Boyce: We're excited about the prospects of party rental. Because it is so specialized, it has to be treated separately from tool hire.

RER: How do you plan to implement change within RentX?

Poston: We've found from our U.K. acquisitions that you cannot impose upon the outlets what the customer wants. We've found that if we try to impose a set way of doing things, we lose something. We're kidding ourselves really.

But as far as the back office, support and issues like that, a lot of things that we can do now will give us benefits. However, we do respect the local knowledge of markets and want to combine that with our management expertise.

RER: What is going to be your biggest challenge with RentX?

Boyce: We can't lose the hearts and minds of the management team and the personnel at RentX. In both the U.K. and U.S. markets, this is a people business. We are going to be very, very busy internally, but we can't let that affect our customer service. We need our people focusing on the customer while the integration takes place behind the scenes.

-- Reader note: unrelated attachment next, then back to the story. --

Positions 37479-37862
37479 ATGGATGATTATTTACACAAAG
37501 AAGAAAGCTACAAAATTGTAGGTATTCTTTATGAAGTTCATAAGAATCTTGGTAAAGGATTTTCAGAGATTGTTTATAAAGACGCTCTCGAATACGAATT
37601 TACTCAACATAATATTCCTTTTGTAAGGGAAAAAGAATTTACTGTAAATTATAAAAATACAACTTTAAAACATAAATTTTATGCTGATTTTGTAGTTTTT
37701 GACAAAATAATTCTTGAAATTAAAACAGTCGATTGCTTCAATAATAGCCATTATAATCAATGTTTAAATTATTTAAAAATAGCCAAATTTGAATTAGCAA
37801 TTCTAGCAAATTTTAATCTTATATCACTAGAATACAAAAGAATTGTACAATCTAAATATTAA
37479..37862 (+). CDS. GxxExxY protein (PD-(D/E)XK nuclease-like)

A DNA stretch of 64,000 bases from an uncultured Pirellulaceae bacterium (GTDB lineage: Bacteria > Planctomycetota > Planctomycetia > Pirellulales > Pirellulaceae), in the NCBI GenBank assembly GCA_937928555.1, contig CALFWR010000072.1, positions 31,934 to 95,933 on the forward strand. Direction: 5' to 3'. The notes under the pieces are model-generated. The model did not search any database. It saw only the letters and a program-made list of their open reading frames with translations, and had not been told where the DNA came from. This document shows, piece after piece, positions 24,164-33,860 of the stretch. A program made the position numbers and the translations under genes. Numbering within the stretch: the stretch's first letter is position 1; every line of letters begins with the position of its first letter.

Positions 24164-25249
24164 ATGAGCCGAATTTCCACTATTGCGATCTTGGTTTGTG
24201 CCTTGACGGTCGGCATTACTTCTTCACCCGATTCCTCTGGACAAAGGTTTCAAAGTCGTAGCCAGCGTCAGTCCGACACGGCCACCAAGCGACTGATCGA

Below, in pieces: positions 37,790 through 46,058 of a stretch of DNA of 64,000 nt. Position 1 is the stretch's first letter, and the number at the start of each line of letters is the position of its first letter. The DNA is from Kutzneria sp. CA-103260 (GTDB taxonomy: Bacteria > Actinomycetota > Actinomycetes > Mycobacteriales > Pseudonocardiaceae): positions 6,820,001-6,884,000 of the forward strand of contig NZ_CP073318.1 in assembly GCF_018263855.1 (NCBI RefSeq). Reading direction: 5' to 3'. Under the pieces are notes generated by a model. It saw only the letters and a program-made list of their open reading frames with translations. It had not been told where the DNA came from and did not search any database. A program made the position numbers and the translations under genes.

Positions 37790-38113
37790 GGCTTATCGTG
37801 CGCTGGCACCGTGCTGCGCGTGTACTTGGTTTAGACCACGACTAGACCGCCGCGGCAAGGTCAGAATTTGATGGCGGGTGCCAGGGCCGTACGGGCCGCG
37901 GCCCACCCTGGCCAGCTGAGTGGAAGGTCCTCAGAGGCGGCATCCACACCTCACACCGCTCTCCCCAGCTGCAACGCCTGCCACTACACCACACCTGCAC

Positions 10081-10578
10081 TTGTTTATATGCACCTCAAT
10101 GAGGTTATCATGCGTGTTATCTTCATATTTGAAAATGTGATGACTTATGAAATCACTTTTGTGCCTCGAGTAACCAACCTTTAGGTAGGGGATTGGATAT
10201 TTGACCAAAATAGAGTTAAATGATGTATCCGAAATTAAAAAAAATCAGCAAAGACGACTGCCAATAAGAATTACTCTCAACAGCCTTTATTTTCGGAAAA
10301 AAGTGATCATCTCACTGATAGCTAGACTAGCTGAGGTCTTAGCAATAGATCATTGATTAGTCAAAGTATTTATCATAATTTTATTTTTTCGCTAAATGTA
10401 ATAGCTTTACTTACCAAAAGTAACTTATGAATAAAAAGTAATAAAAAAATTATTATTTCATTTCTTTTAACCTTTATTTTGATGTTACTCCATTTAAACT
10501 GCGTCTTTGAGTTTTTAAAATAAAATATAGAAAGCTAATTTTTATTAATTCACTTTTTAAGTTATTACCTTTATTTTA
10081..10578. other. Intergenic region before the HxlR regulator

Poston: We need to get the sequence of how we go about doing things right. It would be easy to try to do everything too quickly. It also would be easy to go too slowly. It is all about getting the timing right.

We've done it before [with large acquisitions in the United Kingdom], and we have the confidence to do it again in a different environment. This is a great opportunity.

RER: What do you think the U.S. rental market will look like 10 years out?

Boyce: We think it will look a lot like what we see today in the United Kingdom00, although with remaining differences such as the increasing level of manufacturer involvement in the U.S. industry or the geographic differences. We also don't think the rental concept will achieve the penetration that it has here. There are far more hire companies here per capita versus in the States. We feel there will always be some level of pride of ownership in the United States, but the U.S. hire industry has quite a bit of growth left in it.